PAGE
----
According to the Payment Services Directive (PSD2), which was implemented to all EU member states in 2018, payment services is defined as any business activity associated with their 8 annexed types. You are likely providing a payment service if you are either:
To fully understand payment services, which is a relatively broad term as it can be used throughout many aspects of the payment ecosystem and its processes. Providers of payment services are known as a PSP.
A PSP is a Payment Service Provider, or also known as merchant service providers. They help merchants to accept payments such as debit or credit cards and bank transfers. Businesses can collect their payments easily using a merchant account and payment gateway, provided by their PSP.
So, what is a PSP’s role in the payments industry? To allow merchants to process payments via numerous methods, a payment gateway is available 24/7 to authenticate and transfer payment information securely between groups and banks. Put plainly, a PSP adopts the latest innovations in the payments industry and allows you to manage all transactions through a single channel and configure systems accordingly, as and when new updates are made to such payment gateways. Essentially, a PSP is a third party that works with payment processors to manage the transaction process to completion.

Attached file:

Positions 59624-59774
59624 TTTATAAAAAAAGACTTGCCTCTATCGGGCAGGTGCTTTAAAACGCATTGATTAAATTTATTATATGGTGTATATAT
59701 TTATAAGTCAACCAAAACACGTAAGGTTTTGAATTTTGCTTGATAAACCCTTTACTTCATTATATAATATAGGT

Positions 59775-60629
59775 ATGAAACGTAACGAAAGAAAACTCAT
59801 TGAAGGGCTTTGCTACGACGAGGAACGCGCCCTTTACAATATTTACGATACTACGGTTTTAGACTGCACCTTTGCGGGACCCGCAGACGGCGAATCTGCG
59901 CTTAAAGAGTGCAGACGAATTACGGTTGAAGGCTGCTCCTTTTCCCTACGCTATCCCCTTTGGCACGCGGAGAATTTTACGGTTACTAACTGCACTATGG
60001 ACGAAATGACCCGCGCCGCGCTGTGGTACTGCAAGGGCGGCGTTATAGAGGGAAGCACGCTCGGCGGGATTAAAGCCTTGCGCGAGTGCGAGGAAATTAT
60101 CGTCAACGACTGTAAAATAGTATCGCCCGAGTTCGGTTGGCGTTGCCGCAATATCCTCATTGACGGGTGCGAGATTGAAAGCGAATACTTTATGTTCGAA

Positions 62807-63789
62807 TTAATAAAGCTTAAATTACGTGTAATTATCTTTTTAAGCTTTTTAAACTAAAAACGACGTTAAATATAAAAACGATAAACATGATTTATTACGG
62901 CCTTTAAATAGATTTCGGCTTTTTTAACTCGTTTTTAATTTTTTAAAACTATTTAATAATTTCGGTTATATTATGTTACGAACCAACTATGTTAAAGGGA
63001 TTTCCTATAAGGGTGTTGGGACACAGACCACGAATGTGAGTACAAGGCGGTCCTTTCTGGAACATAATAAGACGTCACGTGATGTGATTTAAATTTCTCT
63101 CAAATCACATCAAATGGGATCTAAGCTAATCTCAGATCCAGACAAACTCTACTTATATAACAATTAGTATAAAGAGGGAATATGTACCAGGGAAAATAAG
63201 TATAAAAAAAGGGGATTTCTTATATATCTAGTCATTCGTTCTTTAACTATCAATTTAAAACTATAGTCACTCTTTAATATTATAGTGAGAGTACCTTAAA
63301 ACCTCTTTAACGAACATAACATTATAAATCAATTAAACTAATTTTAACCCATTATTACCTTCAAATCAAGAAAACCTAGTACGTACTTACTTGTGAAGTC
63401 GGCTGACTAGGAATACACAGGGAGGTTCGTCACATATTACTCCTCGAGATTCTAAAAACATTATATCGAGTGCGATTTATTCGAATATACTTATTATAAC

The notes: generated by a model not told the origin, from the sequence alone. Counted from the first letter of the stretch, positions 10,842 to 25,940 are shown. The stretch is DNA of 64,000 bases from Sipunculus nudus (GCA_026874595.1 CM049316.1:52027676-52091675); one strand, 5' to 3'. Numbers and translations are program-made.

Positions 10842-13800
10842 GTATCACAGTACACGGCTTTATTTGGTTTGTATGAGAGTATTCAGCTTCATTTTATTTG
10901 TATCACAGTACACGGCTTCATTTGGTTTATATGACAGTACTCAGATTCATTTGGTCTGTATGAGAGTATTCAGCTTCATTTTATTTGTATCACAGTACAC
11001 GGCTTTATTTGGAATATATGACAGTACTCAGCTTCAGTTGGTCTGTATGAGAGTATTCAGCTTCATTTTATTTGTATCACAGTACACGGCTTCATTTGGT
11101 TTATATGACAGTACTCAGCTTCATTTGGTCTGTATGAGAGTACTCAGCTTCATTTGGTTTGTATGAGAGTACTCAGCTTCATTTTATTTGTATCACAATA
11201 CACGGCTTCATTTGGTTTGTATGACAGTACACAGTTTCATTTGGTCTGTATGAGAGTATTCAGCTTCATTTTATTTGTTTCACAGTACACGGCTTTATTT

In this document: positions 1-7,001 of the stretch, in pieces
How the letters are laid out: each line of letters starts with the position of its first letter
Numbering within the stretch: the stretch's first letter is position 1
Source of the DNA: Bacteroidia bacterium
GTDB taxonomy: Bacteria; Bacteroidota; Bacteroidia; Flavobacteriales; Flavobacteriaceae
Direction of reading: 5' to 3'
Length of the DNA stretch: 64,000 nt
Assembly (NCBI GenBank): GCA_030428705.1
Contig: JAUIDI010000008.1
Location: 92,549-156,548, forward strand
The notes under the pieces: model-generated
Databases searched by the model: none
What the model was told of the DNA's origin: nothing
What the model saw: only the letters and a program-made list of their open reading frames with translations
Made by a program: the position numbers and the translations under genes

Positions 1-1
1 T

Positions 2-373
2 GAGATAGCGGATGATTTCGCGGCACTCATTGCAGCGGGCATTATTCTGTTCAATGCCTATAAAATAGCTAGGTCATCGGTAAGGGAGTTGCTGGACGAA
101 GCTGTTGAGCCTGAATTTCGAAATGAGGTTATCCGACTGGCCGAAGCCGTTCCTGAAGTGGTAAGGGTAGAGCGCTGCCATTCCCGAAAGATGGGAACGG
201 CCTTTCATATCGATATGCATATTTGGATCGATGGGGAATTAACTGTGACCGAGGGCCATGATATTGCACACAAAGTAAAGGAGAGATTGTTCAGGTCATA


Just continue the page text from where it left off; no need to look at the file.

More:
A payment service provider does just that, provides a service. Since PSPs support multiple payment types, they can also support multiple processing and settlement currencies to make global transactions easier and more secure. For example, if a payment is made via a bank card, the transaction is first authorised by a PSP. This means that your business is able to collect the payments made to it, facilitate the technologies their potential customers choose to pay through, and saves the merchant time and effort to adapt to new payment technologies.